Correspondence: Marina Catallozzi, MD, Division of General Pediatrics, Department of Pediatrics, Columbia University, 622 W 168th St, VC-4 Room 449-F, New York, NY 10032 (email@example.com).
Accepted for Publication: September 26, 2011.
Author Contributions: All authors had full access to all the data in the study and take responsibility for the integrity of the data and the accuracy of the data analysis. Study concept and design: Davidson, Breitbart, and Rickert. Acquisition of data: Davidson, Breitbart, and Rickert. Analysis and interpretation of data: Catallozzi, Simon, Davidson, Breitbart, and Rickert. Drafting of the manuscript: Catallozzi and Simon. Critical revision of the manuscript for important intellectual content: Catallozzi, Davidson, Breitbart, and Rickert. Statistical analysis: Catallozzi, Simon, and Rickert. Obtained funding: Davidson. Administrative, technical, and material support: Breitbart. Study supervision: Davidson.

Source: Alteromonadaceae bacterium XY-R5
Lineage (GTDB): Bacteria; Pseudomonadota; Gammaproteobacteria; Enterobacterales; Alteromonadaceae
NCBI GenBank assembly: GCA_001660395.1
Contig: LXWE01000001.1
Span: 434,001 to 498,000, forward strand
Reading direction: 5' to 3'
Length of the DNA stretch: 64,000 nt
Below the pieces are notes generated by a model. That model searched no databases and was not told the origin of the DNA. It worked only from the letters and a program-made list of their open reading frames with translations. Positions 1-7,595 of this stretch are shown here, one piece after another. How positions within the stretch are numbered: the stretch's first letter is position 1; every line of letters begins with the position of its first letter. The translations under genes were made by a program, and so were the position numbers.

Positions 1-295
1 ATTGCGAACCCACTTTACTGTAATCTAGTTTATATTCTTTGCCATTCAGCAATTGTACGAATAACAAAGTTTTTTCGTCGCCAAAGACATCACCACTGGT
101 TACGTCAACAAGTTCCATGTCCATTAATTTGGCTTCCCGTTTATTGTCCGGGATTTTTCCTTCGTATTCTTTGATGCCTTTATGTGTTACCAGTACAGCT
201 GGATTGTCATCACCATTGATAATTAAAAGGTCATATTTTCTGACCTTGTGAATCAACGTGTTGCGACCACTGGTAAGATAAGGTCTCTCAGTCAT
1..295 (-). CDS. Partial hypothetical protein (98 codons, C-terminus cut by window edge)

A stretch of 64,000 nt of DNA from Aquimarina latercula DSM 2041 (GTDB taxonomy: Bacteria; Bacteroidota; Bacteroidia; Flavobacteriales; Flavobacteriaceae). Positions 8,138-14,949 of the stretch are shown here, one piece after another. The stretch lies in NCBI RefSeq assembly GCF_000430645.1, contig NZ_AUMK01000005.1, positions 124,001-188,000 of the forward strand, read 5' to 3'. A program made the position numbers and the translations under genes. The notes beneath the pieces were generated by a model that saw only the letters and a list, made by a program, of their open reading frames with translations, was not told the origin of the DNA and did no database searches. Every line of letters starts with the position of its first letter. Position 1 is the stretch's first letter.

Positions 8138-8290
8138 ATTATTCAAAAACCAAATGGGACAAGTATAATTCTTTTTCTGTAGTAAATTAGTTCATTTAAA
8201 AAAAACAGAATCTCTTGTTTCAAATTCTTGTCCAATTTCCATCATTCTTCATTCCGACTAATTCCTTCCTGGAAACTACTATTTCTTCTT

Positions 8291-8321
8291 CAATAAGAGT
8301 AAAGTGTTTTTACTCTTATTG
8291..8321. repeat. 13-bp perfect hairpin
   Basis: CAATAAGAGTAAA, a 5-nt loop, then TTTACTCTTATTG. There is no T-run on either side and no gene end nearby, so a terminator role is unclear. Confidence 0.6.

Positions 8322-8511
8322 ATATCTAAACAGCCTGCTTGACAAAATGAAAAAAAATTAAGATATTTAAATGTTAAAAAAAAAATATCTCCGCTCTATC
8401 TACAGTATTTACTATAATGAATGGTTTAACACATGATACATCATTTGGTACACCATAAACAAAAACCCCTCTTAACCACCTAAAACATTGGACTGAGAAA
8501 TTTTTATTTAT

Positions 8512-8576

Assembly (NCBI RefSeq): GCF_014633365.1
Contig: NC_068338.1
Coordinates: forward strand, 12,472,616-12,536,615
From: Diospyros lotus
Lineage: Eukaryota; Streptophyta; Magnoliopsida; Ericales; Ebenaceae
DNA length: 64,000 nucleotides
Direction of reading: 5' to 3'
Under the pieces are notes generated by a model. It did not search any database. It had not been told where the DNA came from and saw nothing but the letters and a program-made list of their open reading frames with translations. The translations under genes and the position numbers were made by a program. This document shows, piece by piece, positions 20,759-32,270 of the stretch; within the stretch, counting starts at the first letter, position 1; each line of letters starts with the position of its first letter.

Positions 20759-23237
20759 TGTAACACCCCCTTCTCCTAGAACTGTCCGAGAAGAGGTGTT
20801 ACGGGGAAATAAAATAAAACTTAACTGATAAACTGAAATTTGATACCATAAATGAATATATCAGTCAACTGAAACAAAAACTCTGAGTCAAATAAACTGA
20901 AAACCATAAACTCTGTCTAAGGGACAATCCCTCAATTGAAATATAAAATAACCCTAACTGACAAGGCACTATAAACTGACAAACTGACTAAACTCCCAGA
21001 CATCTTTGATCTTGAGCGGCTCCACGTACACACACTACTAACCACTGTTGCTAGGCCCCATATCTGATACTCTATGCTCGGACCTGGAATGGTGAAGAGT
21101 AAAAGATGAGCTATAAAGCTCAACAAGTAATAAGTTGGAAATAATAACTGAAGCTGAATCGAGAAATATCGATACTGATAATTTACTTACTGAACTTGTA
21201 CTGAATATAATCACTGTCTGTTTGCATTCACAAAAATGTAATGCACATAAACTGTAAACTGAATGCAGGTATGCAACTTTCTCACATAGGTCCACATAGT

Financial Disclosure: Dr Rickert has received a research grant from and is a National Adolescent and Young Adult Male Advisory board member for Merck and Company, Inc and is an Adolescent Immunization Leadership Council member sponsored in part by Sanofi Pasteur, Inc.
Funding/Support: This study was supported by Cooperative Agreement 5 U49 CE00731 from the Centers for Disease Control and Prevention.
Disclaimer: The contents of this article are the sole responsibility of the authors and do not necessarily represent the official views of the Centers for Disease Control and Prevention.
Previous Presentation: This article was presented as an abstract as 1 of 5 nominees for a New Investigator Award at the Society for Adolescent Medicine; March 2009; Los Angeles, California.